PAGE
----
Monday, June 11, 2018

Book Expo 2018 - Day 1 (Wednesday)

I was so excited to head to New York City on the train first thing Wednesday morning for Book Expo. First, it was a few days off work and a true vacation for me. Second, I knew I'd be attending some fun book events and learning about some new books for the fall. And finally, I would get to spend some time with my best book friend in the whole wide world Kathy (aka Bermudaonion)!

I left Harrisburg on the 6:45 AM Amtrak train which was pretty uneventful, but I mean that in the very best way. I took along my new Kindle Oasis and read LYING IN WAIT by Liz Nugent. I had zero interruptions and just enjoyed 3 1/2 hours of reading time. It didn't hurt that I liked the book quite a bit -- you can read my review of it here.

I arrived at Penn Station and only had to walk as far as Macy's before I got to see Kathy. She arrived much earlier from South Carolina and was already settled in our hotel. This year we stayed at the Millennium Broadway, and I was a little hesitant about trying some place new... especially given that half of their elevators were out the week before. However, everything worked out well with our stay including that we were able to check in around 10:00 AM!

Kathy and I both had been up and traveling for some time and were extremely hungry. We knew we wanted to be at the Javits Center around 1:00 - 1:30, but we had just enough time to visit John's Pizza in Times Square. We always order the exact same thing every year -- a salad and a pizza, but we switched things up a bit and ordered a Traditional instead of a Margherita. I love getting pizza in New York because I swear I still haven't found decent pizza in Central PA after 17 years!

It was a lovely day so we decided to walk to the Javits Center. (I later regretted this decision because I had new shoes that left me with some pretty nasty blisters!) We arrived in plenty of time to get our press badges and a good seat at the Adult Editors Buzz. This event is always enjoyable and we learn about six of the major fall titles. Many books are submitted and only six are chosen!  The editor of each book gets about 10 minutes to talk about the book. Needless to say, some editors are better at presenting their books than others, but I always walk away with a list of six must-read books. (Last year, I read all but one of them... and they didn't disappoint!)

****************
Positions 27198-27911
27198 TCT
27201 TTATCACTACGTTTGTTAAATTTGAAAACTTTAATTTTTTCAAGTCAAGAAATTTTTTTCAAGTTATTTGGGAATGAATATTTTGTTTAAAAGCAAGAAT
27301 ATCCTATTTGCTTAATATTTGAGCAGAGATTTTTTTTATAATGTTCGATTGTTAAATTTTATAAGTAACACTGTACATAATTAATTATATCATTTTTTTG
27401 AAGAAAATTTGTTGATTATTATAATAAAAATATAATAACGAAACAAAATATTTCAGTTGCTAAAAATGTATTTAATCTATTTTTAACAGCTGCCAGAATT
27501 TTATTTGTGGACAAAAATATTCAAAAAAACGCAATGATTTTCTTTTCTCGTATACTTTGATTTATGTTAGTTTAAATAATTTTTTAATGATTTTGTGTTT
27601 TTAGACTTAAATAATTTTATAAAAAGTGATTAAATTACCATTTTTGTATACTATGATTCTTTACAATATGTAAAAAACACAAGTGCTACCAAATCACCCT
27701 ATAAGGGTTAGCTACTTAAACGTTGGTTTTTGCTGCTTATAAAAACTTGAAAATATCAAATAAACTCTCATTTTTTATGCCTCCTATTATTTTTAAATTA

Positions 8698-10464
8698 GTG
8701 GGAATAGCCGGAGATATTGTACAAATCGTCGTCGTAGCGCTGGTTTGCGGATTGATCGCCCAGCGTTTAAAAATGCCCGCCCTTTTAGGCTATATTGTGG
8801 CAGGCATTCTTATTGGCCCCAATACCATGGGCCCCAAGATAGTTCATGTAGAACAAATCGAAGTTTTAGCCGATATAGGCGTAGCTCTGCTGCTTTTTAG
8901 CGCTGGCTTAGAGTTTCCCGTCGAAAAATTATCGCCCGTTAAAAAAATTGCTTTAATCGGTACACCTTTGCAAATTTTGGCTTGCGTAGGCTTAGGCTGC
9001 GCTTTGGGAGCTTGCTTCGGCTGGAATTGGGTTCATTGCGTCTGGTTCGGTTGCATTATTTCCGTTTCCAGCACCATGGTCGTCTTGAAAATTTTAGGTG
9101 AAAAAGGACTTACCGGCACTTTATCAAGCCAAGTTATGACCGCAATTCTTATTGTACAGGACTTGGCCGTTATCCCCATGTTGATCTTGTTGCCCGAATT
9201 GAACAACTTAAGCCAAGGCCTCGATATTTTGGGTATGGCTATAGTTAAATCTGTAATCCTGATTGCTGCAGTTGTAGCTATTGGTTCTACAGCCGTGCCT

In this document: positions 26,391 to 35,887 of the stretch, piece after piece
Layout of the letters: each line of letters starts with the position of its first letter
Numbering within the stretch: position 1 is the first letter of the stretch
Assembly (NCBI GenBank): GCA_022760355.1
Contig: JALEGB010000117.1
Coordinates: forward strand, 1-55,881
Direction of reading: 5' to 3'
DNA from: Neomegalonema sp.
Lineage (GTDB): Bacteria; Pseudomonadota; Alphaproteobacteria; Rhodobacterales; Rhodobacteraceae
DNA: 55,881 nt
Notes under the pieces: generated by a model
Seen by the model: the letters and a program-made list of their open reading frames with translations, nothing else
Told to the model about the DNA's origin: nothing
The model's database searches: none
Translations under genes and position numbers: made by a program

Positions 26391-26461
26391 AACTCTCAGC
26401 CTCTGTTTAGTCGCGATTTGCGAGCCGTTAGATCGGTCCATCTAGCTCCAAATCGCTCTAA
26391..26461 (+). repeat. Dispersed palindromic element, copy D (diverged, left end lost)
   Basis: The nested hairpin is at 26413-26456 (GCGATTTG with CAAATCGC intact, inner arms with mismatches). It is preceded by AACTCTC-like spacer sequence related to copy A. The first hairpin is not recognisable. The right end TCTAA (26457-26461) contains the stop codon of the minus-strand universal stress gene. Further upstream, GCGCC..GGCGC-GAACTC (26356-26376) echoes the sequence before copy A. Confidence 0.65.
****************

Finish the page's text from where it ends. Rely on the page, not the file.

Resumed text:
Here are the six books that were presented at the 2018 Adult Editors Buzz:


Summary: Vladimir Nabokov’s Lolita is one of the most beloved and notorious novels of all time. And yet, very few of its readers know that the subject of the novel was inspired by a real-life case: the 1948 abduction of eleven-year-old Sally Horner.

Weaving together suspenseful crime narrative, cultural and social history, and literary investigation, The Real Lolita tells Sally Horner’s full story for the very first time. Drawing upon extensive investigations, legal documents, public records, and interviews with remaining relatives, Sarah Weinman uncovers how much Nabokov knew of the Sally Horner case and the efforts he took to disguise that knowledge during the process of writing and publishing Lolita.

Sally Horner’s story echoes the stories of countless girls and women who never had the chance to speak for themselves. By diving deeper in the publication history of Lolita and restoring Sally to her rightful place in the lore of the novel’s creation, The Real Lolita casts a new light on the dark inspiration for a modern classic. -- Ecco

I love true crime books so this is a must-read for me! It's also fun to note that Kathy and I met the author for a few minutes after the panel!

SHE WOULD BE KING by Wayétu Moore (9/11/2018)